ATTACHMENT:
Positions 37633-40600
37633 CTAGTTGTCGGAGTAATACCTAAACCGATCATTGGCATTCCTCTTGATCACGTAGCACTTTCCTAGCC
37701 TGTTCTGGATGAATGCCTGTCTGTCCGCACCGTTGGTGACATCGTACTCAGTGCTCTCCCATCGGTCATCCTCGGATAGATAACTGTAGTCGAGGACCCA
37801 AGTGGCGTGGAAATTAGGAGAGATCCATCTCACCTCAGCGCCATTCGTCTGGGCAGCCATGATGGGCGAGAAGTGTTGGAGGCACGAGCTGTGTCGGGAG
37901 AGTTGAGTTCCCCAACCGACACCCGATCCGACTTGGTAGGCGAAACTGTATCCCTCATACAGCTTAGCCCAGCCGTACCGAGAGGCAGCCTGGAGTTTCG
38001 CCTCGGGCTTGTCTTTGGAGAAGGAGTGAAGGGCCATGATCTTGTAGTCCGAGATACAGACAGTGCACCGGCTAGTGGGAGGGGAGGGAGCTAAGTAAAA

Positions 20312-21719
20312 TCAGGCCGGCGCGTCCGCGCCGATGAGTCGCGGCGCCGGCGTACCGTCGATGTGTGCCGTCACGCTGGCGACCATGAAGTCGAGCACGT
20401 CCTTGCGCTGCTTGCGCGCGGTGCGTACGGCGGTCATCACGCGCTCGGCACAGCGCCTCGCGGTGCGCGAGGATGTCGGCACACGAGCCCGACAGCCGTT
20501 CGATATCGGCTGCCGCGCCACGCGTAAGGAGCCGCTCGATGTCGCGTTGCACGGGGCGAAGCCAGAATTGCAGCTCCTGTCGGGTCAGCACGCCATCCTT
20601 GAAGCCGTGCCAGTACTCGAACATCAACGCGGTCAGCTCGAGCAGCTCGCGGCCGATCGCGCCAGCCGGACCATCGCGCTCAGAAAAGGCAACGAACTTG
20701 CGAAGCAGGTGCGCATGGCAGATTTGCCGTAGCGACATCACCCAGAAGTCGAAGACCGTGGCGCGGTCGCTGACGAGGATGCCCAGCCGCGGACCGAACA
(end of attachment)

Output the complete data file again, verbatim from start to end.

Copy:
Positions 37633-40600
37633 CTAGTTGTCGGAGTAATACCTAAACCGATCATTGGCATTCCTCTTGATCACGTAGCACTTTCCTAGCC
37701 TGTTCTGGATGAATGCCTGTCTGTCCGCACCGTTGGTGACATCGTACTCAGTGCTCTCCCATCGGTCATCCTCGGATAGATAACTGTAGTCGAGGACCCA
37801 AGTGGCGTGGAAATTAGGAGAGATCCATCTCACCTCAGCGCCATTCGTCTGGGCAGCCATGATGGGCGAGAAGTGTTGGAGGCACGAGCTGTGTCGGGAG
37901 AGTTGAGTTCCCCAACCGACACCCGATCCGACTTGGTAGGCGAAACTGTATCCCTCATACAGCTTAGCCCAGCCGTACCGAGAGGCAGCCTGGAGTTTCG
38001 CCTCGGGCTTGTCTTTGGAGAAGGAGTGAAGGGCCATGATCTTGTAGTCCGAGATACAGACAGTGCACCGGCTAGTGGGAGGGGAGGGAGCTAAGTAAAA

Positions 20312-21719
20312 TCAGGCCGGCGCGTCCGCGCCGATGAGTCGCGGCGCCGGCGTACCGTCGATGTGTGCCGTCACGCTGGCGACCATGAAGTCGAGCACGT
20401 CCTTGCGCTGCTTGCGCGCGGTGCGTACGGCGGTCATCACGCGCTCGGCACAGCGCCTCGCGGTGCGCGAGGATGTCGGCACACGAGCCCGACAGCCGTT
20501 CGATATCGGCTGCCGCGCCACGCGTAAGGAGCCGCTCGATGTCGCGTTGCACGGGGCGAAGCCAGAATTGCAGCTCCTGTCGGGTCAGCACGCCATCCTT
20601 GAAGCCGTGCCAGTACTCGAACATCAACGCGGTCAGCTCGAGCAGCTCGCGGCCGATCGCGCCAGCCGGACCATCGCGCTCAGAAAAGGCAACGAACTTG
20701 CGAAGCAGGTGCGCATGGCAGATTTGCCGTAGCGACATCACCCAGAAGTCGAAGACCGTGGCGCGGTCGCTGACGAGGATGCCCAGCCGCGGACCGAACA